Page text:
• He won 39% (24 of 62) of the games in which he broke dry but did not foul.
  • He won 33% (27 of 82) of the games in which he either fouled on the break or broke dry without fouling.

Break-and-run games: The 89 break-and-run games represented 31% of all 291 games, 53% of the 167 games won by the breaker, and 43% of the 209 games in which the break was successful (made a ball and didn't foul).

With alternating breaks, B&R "packages" of the normal type are not possible. But we can still look at the breaks of a given player and see how many he ran on his own successive breaks, and we can call these "alternate-break packages." The 89 break-and-run games consisted of 1 alternate-break 4-pack (by Van Boening), 5 alternate-break 3-packs, 17 alternate-break 2-packs, and 36 singles.

10-balls on the break: The 10-ball was made on the break 3 times (1.0% of the 291 breaks), and it was spotted rather than counting as a game win.
Reasonable percentages for a bar table, actually. Breaker has a slight edge, but not so massive that it's insurmountable.
  
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07-27-2015, 12:09 AM

Miscellany from the data for the 2015 US Open 10-Ball Championship
[This relates only to the 18 streamed matches, not to all matches in the event.]

The most balls made on a single break was four, done seven times. Five of those seven resulted in B&R's, the other two games were losses for the breaker.

The average number of balls made on the break was 1.4 (this includes dry and fouled breaks). Excluding dry breaks, the average was 1.8. Excluding dry and fouled breaks, the average was also 1.8.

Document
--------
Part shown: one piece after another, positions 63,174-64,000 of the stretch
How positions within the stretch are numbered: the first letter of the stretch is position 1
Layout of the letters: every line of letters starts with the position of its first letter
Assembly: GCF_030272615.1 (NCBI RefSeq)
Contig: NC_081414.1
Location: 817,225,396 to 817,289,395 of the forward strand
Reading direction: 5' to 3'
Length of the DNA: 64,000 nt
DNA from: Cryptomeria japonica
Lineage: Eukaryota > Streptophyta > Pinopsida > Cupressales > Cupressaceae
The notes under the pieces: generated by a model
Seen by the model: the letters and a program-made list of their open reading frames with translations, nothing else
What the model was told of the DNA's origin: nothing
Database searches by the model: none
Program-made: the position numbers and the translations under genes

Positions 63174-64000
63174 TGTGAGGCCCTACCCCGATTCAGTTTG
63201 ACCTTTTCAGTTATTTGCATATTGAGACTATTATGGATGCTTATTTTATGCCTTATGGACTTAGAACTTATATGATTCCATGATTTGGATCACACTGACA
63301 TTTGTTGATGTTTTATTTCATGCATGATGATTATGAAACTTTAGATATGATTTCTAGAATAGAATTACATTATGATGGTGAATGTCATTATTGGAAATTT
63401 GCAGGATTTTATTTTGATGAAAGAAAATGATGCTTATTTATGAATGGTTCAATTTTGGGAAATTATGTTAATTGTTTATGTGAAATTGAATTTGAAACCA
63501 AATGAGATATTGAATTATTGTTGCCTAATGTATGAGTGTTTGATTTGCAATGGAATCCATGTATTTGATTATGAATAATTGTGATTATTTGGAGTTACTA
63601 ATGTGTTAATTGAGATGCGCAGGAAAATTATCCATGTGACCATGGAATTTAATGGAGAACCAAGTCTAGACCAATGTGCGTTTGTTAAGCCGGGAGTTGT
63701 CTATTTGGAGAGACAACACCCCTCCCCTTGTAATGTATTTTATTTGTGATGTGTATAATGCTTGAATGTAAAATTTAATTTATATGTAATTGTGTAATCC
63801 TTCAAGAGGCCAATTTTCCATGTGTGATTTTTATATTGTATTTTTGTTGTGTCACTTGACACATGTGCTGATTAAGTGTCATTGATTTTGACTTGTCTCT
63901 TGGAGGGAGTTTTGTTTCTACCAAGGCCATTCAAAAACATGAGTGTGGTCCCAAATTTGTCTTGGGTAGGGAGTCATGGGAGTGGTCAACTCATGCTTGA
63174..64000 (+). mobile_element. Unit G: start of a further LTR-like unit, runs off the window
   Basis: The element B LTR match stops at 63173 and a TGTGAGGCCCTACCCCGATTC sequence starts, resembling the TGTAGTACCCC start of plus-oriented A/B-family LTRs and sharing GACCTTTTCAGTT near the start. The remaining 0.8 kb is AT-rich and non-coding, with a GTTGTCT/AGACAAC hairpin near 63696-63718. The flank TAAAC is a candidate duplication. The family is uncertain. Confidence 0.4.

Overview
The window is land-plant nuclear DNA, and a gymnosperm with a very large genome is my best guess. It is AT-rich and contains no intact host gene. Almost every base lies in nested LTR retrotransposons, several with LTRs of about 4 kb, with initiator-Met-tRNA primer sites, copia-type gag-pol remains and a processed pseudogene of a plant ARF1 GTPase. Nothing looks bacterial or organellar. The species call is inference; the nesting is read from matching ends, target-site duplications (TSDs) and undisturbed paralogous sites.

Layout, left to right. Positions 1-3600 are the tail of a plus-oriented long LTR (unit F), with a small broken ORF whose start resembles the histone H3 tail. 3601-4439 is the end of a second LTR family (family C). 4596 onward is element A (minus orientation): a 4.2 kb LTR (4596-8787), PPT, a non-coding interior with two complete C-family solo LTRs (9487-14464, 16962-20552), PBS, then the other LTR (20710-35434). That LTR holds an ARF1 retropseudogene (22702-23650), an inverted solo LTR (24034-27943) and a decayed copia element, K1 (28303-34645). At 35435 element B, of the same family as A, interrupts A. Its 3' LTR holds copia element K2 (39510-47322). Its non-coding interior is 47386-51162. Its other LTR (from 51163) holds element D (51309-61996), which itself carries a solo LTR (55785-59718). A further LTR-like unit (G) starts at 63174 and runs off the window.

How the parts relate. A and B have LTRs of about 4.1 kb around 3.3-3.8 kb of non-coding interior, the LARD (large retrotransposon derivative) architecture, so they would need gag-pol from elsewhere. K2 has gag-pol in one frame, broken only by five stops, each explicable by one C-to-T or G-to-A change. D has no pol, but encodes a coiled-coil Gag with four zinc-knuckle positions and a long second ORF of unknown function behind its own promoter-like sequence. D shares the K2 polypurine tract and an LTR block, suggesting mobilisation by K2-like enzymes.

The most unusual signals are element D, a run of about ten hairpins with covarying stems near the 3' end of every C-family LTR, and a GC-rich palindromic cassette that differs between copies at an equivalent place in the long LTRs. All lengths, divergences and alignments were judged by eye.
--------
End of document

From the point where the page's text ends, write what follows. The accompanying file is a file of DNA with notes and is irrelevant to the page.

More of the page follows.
Following the 20 breaking fouls, the incoming player ran out the game 16 times (80%).

52% of the games ended in one inning -- 31% won by the breaker (B&R) and 21% won by the non-breaker.

41% of the games were run out by the player who was at the table following the break -- 31% won by the breaker (B&R) and 11% won by the non-breaker following a fouled or dry break.

The average match score for the 17 races to 10 (i.e., excluding the finals) was 10 - 6.1.

The average elapsed time for the 17 races to 10 was 86 minutes, or 5.4 minutes per game. The elapsed time was measured from the lag until the winning ball was made (or conceded), so it includes time for racking and breaks (time-outs).

The Archer d. Dominguez match was longest in elapsed time at 127 minutes for the 19 games. The Van Boening d. Sossei match was highest in average minutes per game at 6.9 min./game for the 18 games.

The Woodward d. Morris match and the Van Boening d. Butera match tied for shortest in elapsed time at 53 minutes, and the latter was lowest in average minutes per game at 4.1 min./game for the 13 games.
  
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07-27-2015, 12:10 AM

Hohmann (1st place) and Van Boening (3rd place) had the most appearances in streamed matches (5 each) and produced remarkably similar break results.

Broke successfully (made at least one ball and did not foul):
Hohmann -- 80% (32 of 40)
Van Boening -- 83% (35 of 42)
All others -- 68% (142 of 209)
Total -- 72% (209 of 291)

Won game on his break:
Hohmann -- 65% (26 of 40)
Van Boening 64% (27 of 42)
All others -- 55% (114 of 209)
Total -- 57% (167 of 291)